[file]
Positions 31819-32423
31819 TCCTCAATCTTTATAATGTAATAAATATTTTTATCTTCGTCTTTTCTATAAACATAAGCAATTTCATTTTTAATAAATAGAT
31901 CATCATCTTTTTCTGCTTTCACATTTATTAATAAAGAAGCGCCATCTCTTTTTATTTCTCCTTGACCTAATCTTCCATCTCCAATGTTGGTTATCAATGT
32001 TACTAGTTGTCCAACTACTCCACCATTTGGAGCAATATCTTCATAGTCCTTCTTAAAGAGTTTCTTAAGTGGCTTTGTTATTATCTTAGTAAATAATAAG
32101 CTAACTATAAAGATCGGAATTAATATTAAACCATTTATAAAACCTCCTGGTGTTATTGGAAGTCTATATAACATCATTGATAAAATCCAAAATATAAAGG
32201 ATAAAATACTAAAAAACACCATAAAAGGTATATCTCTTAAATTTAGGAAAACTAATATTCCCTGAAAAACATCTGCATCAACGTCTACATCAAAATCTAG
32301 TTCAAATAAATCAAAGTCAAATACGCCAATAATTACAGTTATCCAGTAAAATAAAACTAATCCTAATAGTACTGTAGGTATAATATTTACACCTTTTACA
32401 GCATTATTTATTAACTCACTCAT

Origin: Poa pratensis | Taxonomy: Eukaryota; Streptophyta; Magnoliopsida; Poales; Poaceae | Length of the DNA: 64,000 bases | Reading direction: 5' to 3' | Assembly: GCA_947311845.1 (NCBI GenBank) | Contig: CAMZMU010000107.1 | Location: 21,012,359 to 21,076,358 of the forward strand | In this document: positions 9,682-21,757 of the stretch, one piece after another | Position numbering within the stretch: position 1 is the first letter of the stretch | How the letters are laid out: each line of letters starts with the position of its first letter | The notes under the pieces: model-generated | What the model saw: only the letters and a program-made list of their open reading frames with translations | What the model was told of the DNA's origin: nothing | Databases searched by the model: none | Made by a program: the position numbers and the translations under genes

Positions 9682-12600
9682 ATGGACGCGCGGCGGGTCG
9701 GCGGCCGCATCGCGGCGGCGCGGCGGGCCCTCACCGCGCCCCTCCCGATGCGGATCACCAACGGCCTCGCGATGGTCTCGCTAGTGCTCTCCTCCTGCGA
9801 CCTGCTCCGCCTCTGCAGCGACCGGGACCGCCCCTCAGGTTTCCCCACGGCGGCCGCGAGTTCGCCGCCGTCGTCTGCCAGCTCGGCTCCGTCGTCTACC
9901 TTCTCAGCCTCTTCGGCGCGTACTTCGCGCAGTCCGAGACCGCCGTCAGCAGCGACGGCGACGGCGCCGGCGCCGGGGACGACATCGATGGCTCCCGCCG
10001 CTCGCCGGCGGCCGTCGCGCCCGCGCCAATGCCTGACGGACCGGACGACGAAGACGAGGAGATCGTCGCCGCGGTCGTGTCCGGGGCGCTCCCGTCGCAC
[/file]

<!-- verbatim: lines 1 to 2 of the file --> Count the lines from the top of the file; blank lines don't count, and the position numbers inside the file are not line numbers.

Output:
Positions 31819-32423
31819 TCCTCAATCTTTATAATGTAATAAATATTTTTATCTTCGTCTTTTCTATAAACATAAGCAATTTCATTTTTAATAAATAGAT